Social Security often imposes caps on income and assets for disability benefit recipients. But anyone receiving Social Security Disability and Supplemental Security Income benefits can have a savings account. There are limits, however, on specific benefits.
SSDI and SSI
A person is eligible for SSDI if they have a work history and a medical condition that makes them unable to work for at least a year or cause death. SSDI has restrictions on work earnings but has no limits on assets or savings accounts.
SSI gives cash assistance to older or blind people or individuals with disabilities with financial need. The Social Security Administration sets different and more complicated income limits for SSI beneficiaries.
The SSA also imposes a ceiling on financial assets. Individuals receiving SSI may not own over $2,000 in countable resources. The limit is $3,000 for couples. Assets of parent or immigrants with a sponsor who live with beneficiaries may have their assets counted toward SSI eligibility.
Countable resources include stocks and bonds, cash on hand and a vehicle that is not used as a transportation mode. A person’s home, the vehicle a person or someone in their household uses for transportation and life insurance policies with a total face value not exceeding $1,500 are not countable resources.
Savings accounts are countable resources under SSI. These accounts may not exceed $2,000 for an individual or $3,000 for couples. Savings account assets can be added with other countable resources and exceed these limits for individuals and couples.
Beneficiaries can have over $2,000 in savings and maintain SSI eligibility if they participate in savings programs designed for recipients with disabilities and low savings.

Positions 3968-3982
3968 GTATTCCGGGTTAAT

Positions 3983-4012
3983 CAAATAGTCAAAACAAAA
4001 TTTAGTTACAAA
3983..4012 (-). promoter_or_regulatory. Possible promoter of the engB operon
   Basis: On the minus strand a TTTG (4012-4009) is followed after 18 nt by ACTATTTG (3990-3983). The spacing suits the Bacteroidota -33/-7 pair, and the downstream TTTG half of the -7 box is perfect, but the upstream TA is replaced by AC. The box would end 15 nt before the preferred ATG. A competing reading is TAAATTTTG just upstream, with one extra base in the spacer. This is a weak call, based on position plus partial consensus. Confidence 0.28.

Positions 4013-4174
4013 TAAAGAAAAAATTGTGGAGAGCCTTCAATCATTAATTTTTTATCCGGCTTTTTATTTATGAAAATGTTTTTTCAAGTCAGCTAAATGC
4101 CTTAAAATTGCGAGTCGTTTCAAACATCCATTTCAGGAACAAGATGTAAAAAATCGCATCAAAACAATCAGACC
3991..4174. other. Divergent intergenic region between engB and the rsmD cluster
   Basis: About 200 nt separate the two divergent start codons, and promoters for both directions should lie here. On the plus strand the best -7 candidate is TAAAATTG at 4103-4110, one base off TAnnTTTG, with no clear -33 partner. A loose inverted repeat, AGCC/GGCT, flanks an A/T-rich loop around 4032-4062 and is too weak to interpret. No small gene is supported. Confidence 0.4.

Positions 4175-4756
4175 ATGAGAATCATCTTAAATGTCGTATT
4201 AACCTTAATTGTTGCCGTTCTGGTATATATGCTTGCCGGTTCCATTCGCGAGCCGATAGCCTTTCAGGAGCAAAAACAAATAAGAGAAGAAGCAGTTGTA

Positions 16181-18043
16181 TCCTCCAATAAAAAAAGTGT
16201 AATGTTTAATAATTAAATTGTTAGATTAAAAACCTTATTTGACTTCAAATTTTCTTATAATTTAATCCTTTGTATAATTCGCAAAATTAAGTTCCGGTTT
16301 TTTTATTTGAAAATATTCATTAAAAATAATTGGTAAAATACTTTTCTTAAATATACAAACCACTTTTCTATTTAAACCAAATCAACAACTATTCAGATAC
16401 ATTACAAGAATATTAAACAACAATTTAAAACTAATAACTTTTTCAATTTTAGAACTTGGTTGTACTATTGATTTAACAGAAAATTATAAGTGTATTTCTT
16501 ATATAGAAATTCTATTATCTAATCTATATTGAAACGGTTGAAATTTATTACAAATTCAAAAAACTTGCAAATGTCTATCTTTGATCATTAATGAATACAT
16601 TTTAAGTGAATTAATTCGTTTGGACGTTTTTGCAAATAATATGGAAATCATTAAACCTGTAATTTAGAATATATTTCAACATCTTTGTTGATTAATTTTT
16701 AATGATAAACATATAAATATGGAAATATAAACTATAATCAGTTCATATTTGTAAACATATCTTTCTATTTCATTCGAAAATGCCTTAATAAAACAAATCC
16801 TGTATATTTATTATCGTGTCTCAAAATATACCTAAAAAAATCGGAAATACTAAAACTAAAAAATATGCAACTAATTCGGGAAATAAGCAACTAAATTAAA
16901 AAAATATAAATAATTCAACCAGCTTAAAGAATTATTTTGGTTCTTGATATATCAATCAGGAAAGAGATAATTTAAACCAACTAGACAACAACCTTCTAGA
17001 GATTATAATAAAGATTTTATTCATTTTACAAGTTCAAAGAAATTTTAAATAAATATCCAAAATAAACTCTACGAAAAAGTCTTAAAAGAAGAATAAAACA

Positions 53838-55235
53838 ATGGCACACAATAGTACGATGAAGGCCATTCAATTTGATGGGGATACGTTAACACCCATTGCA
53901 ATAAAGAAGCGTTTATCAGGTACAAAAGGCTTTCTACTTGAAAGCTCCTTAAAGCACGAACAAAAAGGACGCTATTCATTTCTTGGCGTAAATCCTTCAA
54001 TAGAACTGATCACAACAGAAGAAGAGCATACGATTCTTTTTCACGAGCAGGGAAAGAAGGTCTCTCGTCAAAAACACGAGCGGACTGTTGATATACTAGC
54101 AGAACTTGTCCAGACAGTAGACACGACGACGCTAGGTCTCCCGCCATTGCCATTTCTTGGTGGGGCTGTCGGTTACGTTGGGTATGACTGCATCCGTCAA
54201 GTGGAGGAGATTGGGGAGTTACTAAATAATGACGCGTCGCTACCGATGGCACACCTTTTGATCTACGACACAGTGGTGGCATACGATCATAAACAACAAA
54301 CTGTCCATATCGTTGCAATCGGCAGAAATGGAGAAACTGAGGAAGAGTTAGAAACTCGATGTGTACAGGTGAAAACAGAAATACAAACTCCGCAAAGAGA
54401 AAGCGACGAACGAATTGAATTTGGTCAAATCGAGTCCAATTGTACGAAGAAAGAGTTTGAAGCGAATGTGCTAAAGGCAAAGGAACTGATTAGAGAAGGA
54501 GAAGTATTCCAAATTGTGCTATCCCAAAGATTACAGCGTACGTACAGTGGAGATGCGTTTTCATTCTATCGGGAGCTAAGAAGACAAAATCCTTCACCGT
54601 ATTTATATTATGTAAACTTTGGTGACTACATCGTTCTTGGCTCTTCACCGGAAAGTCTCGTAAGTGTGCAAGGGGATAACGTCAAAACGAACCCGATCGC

Achieving a Better Life Experience accounts allow tax-free savings for people with disabilities diagnosed before they were 26. The first $100,000 in an ABLE account is not an SSI-countable resources. Any amount over $100,000 is added to the calculation on assets caps.
A Plan to Achieve Self-Support is a plan containing a work-related goal to help beneficiaries become financially self-sufficient and end or reduce the need for disability benefits. Money set aside with a PASS for education, childcare, assistive technology, or other items used to meet this goal is not a countable resource for SSI.
Individual Development Accounts are used by low-income individuals to save money from their earnings for education, purchasing a home or business start-up costs. For eligibility, a person must work and receive Assistance for Needy Families. Individual contributions may be matched by federal and state money which is not counted for SSI eligibility.
Attorneys can assist beneficiaries with maintaining benefits. They can also help them apply for benefits and contesting denials.